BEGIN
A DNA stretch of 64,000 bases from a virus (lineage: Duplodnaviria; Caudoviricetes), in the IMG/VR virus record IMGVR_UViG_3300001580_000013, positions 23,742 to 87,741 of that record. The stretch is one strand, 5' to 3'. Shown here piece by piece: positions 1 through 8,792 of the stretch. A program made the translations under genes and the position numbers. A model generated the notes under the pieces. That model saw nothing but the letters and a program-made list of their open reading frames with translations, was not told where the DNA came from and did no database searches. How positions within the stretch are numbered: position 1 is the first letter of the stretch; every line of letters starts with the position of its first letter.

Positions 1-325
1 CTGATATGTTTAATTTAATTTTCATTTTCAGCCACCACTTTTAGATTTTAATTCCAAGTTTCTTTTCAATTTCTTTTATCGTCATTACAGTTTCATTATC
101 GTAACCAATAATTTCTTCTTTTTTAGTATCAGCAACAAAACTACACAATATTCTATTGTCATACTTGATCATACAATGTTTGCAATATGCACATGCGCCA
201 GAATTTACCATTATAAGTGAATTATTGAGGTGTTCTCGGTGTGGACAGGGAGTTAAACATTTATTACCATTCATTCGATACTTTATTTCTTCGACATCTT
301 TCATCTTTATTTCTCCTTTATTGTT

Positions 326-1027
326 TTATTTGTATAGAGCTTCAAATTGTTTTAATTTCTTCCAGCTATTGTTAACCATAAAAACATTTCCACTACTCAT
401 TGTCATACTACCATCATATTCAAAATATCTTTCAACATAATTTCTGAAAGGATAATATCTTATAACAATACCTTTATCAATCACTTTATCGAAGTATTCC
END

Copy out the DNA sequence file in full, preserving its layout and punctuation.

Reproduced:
A DNA stretch of 64,000 bases from a virus (lineage: Duplodnaviria; Caudoviricetes), in the IMG/VR virus record IMGVR_UViG_3300001580_000013, positions 23,742 to 87,741 of that record. The stretch is one strand, 5' to 3'. Shown here piece by piece: positions 1 through 8,792 of the stretch. A program made the translations under genes and the position numbers. A model generated the notes under the pieces. That model saw nothing but the letters and a program-made list of their open reading frames with translations, was not told where the DNA came from and did no database searches. How positions within the stretch are numbered: position 1 is the first letter of the stretch; every line of letters starts with the position of its first letter.

Positions 1-325
1 CTGATATGTTTAATTTAATTTTCATTTTCAGCCACCACTTTTAGATTTTAATTCCAAGTTTCTTTTCAATTTCTTTTATCGTCATTACAGTTTCATTATC
101 GTAACCAATAATTTCTTCTTTTTTAGTATCAGCAACAAAACTACACAATATTCTATTGTCATACTTGATCATACAATGTTTGCAATATGCACATGCGCCA
201 GAATTTACCATTATAAGTGAATTATTGAGGTGTTCTCGGTGTGGACAGGGAGTTAAACATTTATTACCATTCATTCGATACTTTATTTCTTCGACATCTT
301 TCATCTTTATTTCTCCTTTATTGTT

Positions 326-1027
326 TTATTTGTATAGAGCTTCAAATTGTTTTAATTTCTTCCAGCTATTGTTAACCATAAAAACATTTCCACTACTCAT
401 TGTCATACTACCATCATATTCAAAATATCTTTCAACATAATTTCTGAAAGGATAATATCTTATAACAATACCTTTATCAATCACTTTATCGAAGTATTCC